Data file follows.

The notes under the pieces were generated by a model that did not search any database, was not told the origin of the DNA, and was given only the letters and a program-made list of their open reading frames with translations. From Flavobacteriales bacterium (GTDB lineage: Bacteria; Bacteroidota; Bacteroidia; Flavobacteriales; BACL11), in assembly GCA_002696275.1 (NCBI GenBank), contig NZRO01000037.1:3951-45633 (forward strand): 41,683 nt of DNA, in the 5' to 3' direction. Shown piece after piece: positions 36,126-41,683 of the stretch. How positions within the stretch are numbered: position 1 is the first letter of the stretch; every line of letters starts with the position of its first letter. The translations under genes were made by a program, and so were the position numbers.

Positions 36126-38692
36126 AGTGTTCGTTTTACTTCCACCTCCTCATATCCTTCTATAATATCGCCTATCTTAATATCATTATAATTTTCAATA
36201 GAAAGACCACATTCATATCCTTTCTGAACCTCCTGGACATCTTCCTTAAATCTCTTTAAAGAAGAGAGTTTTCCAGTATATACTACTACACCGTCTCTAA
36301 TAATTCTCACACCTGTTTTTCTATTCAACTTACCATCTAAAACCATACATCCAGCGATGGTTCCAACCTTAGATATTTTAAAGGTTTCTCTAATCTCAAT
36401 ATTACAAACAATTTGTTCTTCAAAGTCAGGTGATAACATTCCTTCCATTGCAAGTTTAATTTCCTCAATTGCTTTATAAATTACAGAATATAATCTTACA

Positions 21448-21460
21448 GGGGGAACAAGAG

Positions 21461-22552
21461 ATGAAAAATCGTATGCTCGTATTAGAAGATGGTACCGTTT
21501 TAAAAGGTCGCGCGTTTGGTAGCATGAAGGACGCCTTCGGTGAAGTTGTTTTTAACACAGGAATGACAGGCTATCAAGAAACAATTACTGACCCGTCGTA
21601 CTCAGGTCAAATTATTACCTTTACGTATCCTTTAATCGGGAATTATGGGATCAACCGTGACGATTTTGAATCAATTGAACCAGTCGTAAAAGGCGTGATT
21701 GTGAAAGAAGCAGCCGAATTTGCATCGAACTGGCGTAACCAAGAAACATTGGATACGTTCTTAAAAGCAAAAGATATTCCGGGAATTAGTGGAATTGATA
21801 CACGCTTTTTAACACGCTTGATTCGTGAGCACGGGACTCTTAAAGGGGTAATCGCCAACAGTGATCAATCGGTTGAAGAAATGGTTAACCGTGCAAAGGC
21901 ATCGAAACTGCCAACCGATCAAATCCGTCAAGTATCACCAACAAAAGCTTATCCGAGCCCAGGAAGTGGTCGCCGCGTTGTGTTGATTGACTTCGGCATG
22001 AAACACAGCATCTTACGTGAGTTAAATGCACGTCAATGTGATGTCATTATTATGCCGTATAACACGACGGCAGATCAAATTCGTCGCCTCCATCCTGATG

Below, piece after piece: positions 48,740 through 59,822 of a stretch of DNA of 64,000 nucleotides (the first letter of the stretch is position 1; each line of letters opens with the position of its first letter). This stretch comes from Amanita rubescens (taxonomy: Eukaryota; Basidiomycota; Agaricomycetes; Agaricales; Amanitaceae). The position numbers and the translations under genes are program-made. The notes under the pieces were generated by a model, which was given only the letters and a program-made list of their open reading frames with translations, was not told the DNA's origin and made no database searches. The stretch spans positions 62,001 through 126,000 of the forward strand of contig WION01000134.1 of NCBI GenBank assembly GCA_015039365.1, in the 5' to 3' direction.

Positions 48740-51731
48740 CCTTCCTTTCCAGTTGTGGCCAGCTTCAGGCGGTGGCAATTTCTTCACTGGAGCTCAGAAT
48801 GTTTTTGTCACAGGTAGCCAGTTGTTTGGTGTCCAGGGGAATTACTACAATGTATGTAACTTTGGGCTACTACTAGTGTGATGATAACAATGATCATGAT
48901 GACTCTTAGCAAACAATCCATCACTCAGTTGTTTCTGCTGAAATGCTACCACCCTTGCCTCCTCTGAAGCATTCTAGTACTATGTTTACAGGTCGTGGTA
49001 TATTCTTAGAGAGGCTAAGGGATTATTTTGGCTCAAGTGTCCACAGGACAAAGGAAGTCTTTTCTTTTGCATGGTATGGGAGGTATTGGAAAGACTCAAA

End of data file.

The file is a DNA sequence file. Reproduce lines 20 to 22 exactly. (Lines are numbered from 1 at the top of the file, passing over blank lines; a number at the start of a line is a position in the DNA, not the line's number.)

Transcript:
48801 GTTTTTGTCACAGGTAGCCAGTTGTTTGGTGTCCAGGGGAATTACTACAATGTATGTAACTTTGGGCTACTACTAGTGTGATGATAACAATGATCATGAT
48901 GACTCTTAGCAAACAATCCATCACTCAGTTGTTTCTGCTGAAATGCTACCACCCTTGCCTCCTCTGAAGCATTCTAGTACTATGTTTACAGGTCGTGGTA
49001 TATTCTTAGAGAGGCTAAGGGATTATTTTGGCTCAAGTGTCCACAGGACAAAGGAAGTCTTTTCTTTTGCATGGTATGGGAGGTATTGGAAAGACTCAAA